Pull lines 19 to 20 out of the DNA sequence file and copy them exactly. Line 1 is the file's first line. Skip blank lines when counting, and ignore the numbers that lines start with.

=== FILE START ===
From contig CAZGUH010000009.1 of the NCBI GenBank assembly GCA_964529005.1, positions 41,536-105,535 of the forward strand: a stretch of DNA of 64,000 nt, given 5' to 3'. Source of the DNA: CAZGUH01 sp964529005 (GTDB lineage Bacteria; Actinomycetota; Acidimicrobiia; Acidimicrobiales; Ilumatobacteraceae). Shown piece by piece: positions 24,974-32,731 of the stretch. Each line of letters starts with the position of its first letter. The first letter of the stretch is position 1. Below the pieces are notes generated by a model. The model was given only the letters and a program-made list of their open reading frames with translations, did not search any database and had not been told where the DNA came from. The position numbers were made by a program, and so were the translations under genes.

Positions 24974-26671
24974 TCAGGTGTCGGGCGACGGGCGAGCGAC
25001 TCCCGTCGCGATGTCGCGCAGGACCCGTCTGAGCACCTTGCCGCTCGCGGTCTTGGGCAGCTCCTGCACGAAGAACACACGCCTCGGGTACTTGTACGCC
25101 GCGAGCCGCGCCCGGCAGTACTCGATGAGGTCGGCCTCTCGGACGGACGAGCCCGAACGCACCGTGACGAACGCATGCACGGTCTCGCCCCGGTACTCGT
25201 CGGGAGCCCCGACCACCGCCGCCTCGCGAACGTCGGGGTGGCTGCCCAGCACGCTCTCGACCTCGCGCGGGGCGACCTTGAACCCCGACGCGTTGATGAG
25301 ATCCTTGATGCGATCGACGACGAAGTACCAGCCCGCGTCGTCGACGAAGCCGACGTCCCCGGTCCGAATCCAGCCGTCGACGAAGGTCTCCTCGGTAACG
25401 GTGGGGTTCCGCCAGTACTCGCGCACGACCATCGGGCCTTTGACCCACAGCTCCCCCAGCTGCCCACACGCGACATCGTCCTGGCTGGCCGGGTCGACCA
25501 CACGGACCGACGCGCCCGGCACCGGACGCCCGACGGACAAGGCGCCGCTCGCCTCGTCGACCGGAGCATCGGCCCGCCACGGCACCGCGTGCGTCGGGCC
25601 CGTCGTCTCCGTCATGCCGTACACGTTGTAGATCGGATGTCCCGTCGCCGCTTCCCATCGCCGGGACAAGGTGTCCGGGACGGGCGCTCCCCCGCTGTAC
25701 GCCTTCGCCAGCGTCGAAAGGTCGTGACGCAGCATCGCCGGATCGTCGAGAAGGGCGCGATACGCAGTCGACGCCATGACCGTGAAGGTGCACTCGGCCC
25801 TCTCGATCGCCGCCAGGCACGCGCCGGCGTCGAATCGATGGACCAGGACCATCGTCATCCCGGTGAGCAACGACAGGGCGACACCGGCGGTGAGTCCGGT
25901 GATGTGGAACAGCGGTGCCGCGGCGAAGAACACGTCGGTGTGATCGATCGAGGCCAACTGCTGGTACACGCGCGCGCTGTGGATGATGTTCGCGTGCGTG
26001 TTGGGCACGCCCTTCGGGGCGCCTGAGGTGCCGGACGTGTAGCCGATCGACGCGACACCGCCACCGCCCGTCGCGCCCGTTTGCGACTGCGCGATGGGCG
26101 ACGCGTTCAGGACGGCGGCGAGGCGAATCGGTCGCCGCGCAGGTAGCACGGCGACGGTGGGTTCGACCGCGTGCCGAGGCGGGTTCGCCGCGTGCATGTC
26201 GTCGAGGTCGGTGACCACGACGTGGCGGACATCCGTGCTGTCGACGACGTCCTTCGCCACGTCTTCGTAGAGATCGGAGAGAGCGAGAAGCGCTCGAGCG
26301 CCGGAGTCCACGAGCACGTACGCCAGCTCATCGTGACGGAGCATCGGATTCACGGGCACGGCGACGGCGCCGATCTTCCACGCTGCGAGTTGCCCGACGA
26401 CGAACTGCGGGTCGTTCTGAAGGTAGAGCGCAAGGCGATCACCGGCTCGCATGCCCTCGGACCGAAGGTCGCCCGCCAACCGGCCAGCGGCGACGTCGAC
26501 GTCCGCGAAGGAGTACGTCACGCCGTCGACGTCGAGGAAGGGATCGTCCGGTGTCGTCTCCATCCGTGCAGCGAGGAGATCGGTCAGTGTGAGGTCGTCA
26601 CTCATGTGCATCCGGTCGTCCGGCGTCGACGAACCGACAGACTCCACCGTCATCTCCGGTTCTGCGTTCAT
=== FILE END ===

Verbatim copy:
26501 GTCCGCGAAGGAGTACGTCACGCCGTCGACGTCGAGGAAGGGATCGTCCGGTGTCGTCTCCATCCGTGCAGCGAGGAGATCGGTCAGTGTGAGGTCGTCA
26601 CTCATGTGCATCCGGTCGTCCGGCGTCGACGAACCGACAGACTCCACCGTCATCTCCGGTTCTGCGTTCAT